When my colleague Marsha Pripstein Posusney of Bryant College and I organized a workshop, entitled "The Study of the Middle East and Islam: Challenges after 9-11," at the Watson Institute for International Studies at Brown University last spring, I naively assumed it would come off without friction. After all, I thought, we were not even talking about the Middle East—instead, we were addressing the academic context of Middle East studies in this country. Our event brought together a range of scholars and professionals whose work has been challenged since the tragic events of September 11, 2001, including people from academe, nongovernmental organizations (NGOs) including the AAUP, university administration, academic publishing, and the U.S. Department of State.
As we planned the workshop, we had no difficulty enumerating the challenges facing the research and teaching of topics related to the Middle East and Islam. On the one hand, there are the new visa restrictions that have made it increasingly difficult to bring students and scholars from the region to U.S. campuses. On the other, there are the growing pressures from outside academe for supervision of Middle East studies curricula and research. Since September 11, a small group of NGOs has argued that the academy has been too critical of U.S. foreign policy and lobbied for congressional oversight of Middle East studies courses. Other NGOs have appointed themselves monitors of university curricula and have vilified instructors deemed to be promoting "dangerous" views in the classroom. Similar pressures have been placed on publishers, making it difficult for some researchers—particularly those whose work addresses the history of the Palestinian-Israeli conflict—to find outlets, jeopardizing their career advancement.
In our study of the situation, we found that the new challenges were having a mixed impact on Middle East studies research and teaching, in no small part because they appeared concomitantly with an upsurge in interest in Middle East studies. Undeniably, the careers of many of our colleagues have been tragically affected by the coordinated slanders of monitoring groups such as Campus Watch. At the same time, interest and funding for Middle East studies research and teaching have expanded nationally in the last few years—and more Middle East studies scholars are finding employment than ever before. While too many scholars have been deported from or denied entry to this country for what appear to be mere ideological reasons, the number of students studying Arabic, Persian, and Turkish has exploded, and course offerings in Islam and the history and contemporary politics of the Middle East continue to grow across the country.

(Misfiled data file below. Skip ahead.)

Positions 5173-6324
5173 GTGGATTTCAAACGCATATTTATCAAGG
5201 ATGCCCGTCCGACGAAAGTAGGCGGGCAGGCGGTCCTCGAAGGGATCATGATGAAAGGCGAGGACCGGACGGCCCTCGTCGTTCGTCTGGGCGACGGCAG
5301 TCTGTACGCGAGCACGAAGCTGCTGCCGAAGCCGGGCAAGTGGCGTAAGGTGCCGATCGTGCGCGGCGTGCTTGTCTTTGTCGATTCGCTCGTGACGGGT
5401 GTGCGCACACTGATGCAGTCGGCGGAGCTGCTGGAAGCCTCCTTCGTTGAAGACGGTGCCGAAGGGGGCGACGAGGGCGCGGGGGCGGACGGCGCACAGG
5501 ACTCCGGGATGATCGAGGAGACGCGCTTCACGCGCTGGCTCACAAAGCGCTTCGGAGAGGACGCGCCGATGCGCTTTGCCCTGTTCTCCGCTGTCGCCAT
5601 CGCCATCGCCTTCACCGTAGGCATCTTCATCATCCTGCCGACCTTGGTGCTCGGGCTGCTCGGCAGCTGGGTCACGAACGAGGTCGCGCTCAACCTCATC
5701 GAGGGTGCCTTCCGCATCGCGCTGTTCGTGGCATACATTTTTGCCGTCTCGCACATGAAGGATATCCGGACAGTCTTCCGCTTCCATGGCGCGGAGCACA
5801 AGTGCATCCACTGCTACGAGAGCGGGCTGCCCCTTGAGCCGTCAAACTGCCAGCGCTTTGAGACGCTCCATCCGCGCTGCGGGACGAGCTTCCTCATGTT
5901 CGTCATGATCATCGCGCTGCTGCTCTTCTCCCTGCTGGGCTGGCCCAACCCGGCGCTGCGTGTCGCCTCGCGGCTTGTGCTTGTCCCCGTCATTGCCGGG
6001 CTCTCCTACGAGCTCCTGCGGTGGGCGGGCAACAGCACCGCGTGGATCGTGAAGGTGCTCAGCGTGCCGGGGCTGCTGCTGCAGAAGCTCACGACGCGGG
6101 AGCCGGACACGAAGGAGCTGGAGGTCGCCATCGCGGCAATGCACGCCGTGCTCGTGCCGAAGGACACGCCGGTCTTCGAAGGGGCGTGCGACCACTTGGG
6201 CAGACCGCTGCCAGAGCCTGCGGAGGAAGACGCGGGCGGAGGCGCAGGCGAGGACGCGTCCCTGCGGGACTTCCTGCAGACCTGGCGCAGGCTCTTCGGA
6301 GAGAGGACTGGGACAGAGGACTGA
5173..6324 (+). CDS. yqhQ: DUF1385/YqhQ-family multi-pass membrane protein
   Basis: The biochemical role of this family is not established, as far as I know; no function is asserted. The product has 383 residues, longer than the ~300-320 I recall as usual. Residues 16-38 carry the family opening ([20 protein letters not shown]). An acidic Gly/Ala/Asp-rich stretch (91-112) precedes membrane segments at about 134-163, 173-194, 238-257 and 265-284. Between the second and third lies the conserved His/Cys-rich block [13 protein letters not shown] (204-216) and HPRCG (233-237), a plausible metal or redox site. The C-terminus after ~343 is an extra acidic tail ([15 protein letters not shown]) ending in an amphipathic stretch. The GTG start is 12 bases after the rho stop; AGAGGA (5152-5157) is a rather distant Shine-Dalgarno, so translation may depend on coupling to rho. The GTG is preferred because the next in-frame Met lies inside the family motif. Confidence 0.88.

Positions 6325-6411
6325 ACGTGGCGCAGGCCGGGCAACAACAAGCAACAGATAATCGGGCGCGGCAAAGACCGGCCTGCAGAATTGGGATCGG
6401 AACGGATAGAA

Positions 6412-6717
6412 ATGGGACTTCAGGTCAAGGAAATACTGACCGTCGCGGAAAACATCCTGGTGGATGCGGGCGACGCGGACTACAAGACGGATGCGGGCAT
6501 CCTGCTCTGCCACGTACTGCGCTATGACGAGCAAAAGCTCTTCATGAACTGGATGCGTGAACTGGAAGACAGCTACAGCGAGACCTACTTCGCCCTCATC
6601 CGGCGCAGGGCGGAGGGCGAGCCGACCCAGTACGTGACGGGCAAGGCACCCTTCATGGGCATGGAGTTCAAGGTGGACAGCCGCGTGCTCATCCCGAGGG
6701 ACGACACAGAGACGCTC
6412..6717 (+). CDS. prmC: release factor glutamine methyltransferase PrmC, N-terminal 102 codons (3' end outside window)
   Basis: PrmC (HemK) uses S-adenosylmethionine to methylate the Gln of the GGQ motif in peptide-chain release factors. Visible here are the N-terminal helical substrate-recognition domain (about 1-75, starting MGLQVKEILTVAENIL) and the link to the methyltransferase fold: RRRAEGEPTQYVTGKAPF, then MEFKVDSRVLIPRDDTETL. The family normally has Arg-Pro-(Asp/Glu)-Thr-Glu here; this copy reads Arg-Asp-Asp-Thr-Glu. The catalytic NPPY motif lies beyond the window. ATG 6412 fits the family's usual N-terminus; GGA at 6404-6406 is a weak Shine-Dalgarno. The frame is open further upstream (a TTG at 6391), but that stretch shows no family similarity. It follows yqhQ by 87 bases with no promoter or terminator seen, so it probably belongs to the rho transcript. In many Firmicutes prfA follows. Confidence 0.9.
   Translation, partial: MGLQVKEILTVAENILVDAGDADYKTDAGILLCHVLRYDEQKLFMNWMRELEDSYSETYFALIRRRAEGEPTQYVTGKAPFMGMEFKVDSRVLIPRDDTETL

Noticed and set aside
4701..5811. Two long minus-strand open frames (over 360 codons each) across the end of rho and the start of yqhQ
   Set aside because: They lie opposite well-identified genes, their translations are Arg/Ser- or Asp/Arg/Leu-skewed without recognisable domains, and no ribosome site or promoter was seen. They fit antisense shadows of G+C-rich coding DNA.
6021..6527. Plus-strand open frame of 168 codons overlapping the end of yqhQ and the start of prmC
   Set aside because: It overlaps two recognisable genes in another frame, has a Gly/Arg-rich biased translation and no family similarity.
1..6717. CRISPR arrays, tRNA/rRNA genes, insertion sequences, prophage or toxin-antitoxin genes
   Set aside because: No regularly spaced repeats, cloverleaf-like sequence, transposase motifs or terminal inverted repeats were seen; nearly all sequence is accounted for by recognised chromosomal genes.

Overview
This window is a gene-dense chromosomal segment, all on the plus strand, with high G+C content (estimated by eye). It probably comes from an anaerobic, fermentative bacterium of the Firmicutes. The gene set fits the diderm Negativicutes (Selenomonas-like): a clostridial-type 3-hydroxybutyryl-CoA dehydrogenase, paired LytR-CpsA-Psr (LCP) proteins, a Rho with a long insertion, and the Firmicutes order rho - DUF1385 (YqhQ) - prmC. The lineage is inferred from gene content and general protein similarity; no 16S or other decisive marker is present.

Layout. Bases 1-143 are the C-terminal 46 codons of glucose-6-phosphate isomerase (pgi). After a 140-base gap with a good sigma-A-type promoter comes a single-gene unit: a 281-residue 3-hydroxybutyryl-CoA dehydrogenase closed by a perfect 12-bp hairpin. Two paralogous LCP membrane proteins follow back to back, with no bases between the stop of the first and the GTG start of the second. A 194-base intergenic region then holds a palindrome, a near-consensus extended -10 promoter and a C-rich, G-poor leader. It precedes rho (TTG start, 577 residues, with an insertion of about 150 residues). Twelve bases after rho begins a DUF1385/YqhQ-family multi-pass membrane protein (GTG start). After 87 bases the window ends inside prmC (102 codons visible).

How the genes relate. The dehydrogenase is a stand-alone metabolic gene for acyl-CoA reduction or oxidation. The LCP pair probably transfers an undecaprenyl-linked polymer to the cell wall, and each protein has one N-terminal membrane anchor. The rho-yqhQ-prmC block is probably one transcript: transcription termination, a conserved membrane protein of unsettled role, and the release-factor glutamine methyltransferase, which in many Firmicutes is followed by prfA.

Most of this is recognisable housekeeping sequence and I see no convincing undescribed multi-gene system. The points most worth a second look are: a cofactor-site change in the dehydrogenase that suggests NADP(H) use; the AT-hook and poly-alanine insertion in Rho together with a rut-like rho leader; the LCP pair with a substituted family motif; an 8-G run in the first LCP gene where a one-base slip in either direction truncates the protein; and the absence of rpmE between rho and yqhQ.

These new challenges in Middle East studies, I thought, were uncontentious facts. As we were to learn, however, not everyone at Brown University shared our opinion.
Some weeks before our conference, we became aware of organized efforts to disrupt our workshop, efforts that involved at least one member of the Brown staff. In a meeting in April, Brown Students for Israel, a pro-Likud "Israel advocacy" group,met with organizers from the David Project and, according to students present at the meeting, our workshop was one of the foci of discussion. The David Project is the organization that played the leading role in surreptitious efforts to record classroom discussions at Columbia University a few years ago and, along with the conservative group Campus Watch, was largely responsible for the vicious ad hominem attacks on Arab and Muslim faculty in the Middle East and Asian languages and cultures department there. At the campus meeting, Serena Eisenberg, the Hillel rabbi (an employee of the Brown chaplain's office), encouraged students to intervene "confrontationally" at the workshop and to record clandestinely the presentations of the speakers.
But it was only when one of our workshop participants, Ken Stern of the American Jewish Committee, asked us to coordinate meetings between him and students at Hillel that I began to realize what we were facing. Rabbi Eisenberg was reluctant to coordinate between Stern and her students because, as she told me, it was inappropriate for us to have organized a Middle East event without consulting her or Brown Students for Israel, the student group she mentored. She singled out workshop participants Stephen Walt and Juan Cole as being particularly "biased" in their views of the Middle East, and criticized us for taking money from the Muslim Students' Association (MSA) at Brown. I corrected her, for our support had come from the Middle East Studies Association (MESA).
That same morning, someone at Brown had posted to a neoconservative Israel advocacy Web site in California that the workshop was an "outrage." The evidence? That we had not consulted with Hillel and Brown Students for Israel, that our invitees were "biased," and that we were funded by the MSA. The posting encouraged Brown alumni to withhold their support from the university and urged citizens to contact the provost with their complaints. Soon, this charge was reposted on a number of campus monitoring sites, including Campus Watch.
The online wave of criticism against Middle East topics at Brown was déjà vu. Only months earlier, Brown students had decided to invite Nonie Darwish, an Egyptian woman who left Islam for evangelical Christianity, and whose public talks are facilitated by a small, coordinated network of right-wing Israel advocacy NGOs, like Daniel Pipes's Middle East Forum. Darwish's message is simple—Islam is a brutish, misogynist religion, and Israel is the only democracy in the Middle East. Darwish had been initially invited by a group of students at Hillel. But when members of the Hillel executive board consulted with the chaplain's office, they began to realize how extreme and inflammatory Darwish's denunciation of Islam was—and they backed off the invitation.